We're in Atlanta this week for the 2019 ICS Security Conference, which opened this morning. We'll have notes and updates throughout the duration of the conference. This morning we had the opportunity to hear presentations on the state of operational technology (OT) security and on the risk social engineering poses to industrial control systems.
The state of OT security: the good, the bad, and the ugly.
Mark Carrigan, COO of PAS Global, used his Eastwoodian title to sum up the mixed state of industrial control system security. He saw the good as increased signs of cooperation between OT and IT, with OT beginning to catch up to IT, particularly with respect to access management. Across the industry, he said initiatives have tended to focus on the right things: visibility, audits, and security awareness programs. And above all, companies now understand that OT security deserves investment.
The bad? Attacks on OT are no longer simply collateral damage from attacks against IT systems. The adversaries, especially nation-state threat groups, are now researching OT systems and developing attacks designed specifically for those systems. And unfortunately companies remain reluctant to share information about attacks.
And then there's the ugly, chiefly the confusing OT security market, and the tendency companies have to fixate on "shiny objects," the latest buzzwords and trends. We also find, Carrigan observed, that solution results seem to fall short of expectations, and too much information overwhelms understanding. To much focus on detection is also ugly: basic protection and recovery mechanisms "can have massive risk reduction."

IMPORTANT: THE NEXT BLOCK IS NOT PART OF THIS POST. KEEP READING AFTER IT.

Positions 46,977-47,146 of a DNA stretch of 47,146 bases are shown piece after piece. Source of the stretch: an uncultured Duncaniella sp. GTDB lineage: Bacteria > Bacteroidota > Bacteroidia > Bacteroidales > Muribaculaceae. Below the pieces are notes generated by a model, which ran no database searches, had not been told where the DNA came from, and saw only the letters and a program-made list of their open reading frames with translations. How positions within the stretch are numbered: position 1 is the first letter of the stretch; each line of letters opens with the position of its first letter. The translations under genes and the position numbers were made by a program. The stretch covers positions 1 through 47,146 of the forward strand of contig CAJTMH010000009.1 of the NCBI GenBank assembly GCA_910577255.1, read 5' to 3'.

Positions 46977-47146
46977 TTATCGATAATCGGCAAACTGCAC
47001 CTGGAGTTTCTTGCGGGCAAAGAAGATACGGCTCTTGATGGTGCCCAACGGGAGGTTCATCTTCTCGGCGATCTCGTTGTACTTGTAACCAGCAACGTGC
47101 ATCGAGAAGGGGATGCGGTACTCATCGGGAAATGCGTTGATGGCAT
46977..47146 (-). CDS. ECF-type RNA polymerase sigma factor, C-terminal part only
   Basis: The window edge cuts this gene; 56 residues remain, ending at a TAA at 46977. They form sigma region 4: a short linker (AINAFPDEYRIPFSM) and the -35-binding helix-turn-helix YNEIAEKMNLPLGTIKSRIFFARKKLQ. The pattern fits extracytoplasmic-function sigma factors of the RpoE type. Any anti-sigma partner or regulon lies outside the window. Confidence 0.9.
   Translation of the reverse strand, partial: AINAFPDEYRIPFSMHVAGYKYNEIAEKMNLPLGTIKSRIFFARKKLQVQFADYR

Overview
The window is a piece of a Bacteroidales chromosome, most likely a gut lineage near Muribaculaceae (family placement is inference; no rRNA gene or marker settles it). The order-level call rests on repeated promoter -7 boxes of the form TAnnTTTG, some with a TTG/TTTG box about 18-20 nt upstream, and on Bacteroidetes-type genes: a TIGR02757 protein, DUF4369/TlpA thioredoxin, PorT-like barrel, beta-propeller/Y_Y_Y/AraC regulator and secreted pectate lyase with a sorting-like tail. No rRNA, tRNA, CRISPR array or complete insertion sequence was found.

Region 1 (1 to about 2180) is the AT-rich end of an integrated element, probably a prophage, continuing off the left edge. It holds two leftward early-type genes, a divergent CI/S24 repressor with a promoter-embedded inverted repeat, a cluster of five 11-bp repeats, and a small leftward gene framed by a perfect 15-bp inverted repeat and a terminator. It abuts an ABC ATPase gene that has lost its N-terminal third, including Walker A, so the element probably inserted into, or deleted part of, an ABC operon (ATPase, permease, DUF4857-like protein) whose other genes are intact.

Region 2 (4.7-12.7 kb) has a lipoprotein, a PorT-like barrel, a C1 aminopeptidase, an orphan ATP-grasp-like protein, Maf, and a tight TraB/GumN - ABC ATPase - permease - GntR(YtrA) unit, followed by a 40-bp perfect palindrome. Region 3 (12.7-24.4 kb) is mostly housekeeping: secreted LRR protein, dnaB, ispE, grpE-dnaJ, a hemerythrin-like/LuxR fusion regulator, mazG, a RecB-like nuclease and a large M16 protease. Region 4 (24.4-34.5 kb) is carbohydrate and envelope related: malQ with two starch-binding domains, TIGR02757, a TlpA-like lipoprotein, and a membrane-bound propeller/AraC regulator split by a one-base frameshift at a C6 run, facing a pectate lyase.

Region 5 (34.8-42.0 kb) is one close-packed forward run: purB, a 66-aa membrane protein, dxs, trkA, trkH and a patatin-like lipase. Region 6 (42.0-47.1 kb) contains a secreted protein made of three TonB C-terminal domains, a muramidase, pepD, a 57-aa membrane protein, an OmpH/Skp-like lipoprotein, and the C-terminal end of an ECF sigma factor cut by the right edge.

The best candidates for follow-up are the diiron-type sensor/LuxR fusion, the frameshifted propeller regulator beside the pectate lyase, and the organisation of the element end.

He closed with four pieces of advice: "Fundamentals matter. Don't chase the shiny object. Integration is key. Industrie 4.0 is coming--get ready."
Social engineering and critical facilities: attack the human, not the technology.
Chad Lloyd, Security Architect, Schneider Electric, began by pointing out that compromising a system very often starts with compromising a human being. Studies indicate, he said, that 97% of cyberattacks try to trick a human being. He reviewed principles of social engineering, and emphasized that social engineering enables an attacker to bypass cyber defenses in depth and physical security measures. He pointed out a mismatch between IT and OT. IT worries about confidentiality, integrity and availability. OT, by way of contrast, is concerned with safety, availability and integrity (which together make up reliability), and only then confidentiality. Social engineering will seek to exploit these different interests.
After a description of how social engineers pull off their confidence games, Lloyd offered some general considerations for making an organization more resistant to this threat. He recommended instituting a security awareness program, with a primary focus on social engineering. Do a baseline assessment, and target training to risky positions. Make the training short, interesting, and interactive. He recommended that organizations include social engineering in risk assessments and penetration tests, and extending such assessments to third-parties.
With respect to technology, Lloyd suggested that organizations consider control escalation and mutual control. Two-factor authentication is valuable. He urged that enterprises not permit unmanaged devices on their networks. Endpoint security is valuable (but he cautioned that this isn't a panacea, and that organizations shouldn't rely on it exclusively). One-way sneaker-netting and unidirectional data diodes are also useful.
In sum, he agreed with Carrigan: attention to the basics matters. And those basics include training.